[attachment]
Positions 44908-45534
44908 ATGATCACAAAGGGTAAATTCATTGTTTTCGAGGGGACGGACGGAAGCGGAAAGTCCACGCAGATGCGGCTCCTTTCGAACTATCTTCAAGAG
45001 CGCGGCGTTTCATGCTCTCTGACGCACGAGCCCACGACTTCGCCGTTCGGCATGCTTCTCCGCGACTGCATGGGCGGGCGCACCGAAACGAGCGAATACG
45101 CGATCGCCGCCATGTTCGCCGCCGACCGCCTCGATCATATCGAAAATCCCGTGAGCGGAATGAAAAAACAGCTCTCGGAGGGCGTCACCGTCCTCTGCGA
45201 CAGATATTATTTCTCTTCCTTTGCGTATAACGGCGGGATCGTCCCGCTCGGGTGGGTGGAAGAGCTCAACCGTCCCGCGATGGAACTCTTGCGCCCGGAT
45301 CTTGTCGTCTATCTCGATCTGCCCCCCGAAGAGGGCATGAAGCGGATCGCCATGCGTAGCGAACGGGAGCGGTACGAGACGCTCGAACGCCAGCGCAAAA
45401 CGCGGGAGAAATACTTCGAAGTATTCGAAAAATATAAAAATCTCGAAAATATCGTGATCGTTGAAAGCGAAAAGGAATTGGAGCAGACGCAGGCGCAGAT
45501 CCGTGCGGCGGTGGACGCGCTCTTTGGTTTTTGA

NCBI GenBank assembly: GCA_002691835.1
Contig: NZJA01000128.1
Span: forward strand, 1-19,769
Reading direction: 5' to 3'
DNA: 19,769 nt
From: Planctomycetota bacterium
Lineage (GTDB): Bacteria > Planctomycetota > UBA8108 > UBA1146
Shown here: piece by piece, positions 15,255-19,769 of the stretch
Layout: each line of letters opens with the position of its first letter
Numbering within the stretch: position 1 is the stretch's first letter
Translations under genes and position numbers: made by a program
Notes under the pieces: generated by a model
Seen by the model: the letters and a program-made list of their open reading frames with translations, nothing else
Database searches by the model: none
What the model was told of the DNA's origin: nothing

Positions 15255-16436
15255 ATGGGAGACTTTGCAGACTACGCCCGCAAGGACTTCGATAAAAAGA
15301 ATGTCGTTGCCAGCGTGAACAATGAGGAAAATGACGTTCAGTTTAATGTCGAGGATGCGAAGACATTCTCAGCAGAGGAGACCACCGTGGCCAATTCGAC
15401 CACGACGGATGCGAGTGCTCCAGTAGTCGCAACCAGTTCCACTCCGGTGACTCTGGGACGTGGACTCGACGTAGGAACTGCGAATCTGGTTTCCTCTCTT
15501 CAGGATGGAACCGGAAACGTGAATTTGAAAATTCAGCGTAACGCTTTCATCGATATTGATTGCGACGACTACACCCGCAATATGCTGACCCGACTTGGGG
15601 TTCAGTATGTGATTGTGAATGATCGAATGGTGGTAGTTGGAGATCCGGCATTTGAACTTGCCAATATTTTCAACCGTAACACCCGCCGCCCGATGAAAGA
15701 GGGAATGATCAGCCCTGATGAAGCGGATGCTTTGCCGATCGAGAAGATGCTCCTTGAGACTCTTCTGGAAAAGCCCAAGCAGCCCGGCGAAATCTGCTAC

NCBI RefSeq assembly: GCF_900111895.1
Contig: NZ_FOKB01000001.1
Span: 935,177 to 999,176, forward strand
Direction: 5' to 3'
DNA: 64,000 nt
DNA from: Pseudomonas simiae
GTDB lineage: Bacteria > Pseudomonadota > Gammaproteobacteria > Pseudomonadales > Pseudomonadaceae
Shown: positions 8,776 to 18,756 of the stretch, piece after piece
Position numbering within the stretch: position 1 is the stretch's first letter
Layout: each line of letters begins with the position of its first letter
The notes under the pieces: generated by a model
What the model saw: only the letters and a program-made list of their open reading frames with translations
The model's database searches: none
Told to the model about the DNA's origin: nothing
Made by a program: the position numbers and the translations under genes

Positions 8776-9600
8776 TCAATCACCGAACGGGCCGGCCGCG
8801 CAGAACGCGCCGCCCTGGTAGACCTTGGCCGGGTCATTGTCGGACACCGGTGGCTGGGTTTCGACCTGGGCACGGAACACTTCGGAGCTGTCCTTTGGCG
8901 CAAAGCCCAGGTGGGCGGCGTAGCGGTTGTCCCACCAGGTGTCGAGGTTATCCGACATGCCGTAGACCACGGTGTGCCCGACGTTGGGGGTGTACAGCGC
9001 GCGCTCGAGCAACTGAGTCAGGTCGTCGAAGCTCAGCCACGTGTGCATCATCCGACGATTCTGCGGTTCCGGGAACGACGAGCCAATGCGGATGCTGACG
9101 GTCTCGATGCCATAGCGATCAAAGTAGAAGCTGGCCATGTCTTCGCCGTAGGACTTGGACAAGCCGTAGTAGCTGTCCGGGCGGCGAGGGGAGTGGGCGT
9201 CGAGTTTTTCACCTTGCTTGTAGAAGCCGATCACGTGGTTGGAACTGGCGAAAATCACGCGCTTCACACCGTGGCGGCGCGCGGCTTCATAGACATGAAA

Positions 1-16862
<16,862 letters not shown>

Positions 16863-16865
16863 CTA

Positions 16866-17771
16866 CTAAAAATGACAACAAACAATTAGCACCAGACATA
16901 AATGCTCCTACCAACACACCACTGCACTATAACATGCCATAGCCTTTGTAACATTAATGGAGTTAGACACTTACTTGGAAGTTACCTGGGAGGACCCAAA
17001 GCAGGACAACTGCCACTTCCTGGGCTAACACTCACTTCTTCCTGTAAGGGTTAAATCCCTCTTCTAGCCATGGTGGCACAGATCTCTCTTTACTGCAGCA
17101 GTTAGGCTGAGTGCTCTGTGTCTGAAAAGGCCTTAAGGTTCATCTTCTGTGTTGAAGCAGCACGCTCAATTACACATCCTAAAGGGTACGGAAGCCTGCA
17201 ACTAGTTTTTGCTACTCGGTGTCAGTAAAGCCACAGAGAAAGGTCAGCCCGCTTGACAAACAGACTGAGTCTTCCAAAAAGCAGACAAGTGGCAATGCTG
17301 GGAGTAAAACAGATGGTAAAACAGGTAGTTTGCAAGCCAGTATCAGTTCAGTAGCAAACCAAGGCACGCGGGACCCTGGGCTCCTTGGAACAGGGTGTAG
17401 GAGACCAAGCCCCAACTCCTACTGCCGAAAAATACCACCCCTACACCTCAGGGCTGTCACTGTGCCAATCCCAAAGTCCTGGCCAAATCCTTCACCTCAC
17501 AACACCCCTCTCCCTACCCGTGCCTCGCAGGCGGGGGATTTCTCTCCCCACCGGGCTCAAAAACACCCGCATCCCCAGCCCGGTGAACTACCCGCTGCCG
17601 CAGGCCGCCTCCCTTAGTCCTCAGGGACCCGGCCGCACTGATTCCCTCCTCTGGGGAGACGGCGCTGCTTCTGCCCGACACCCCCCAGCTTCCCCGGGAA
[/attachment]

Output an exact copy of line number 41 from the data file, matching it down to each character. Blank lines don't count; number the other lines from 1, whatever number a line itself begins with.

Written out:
The notes under the pieces: generated by a model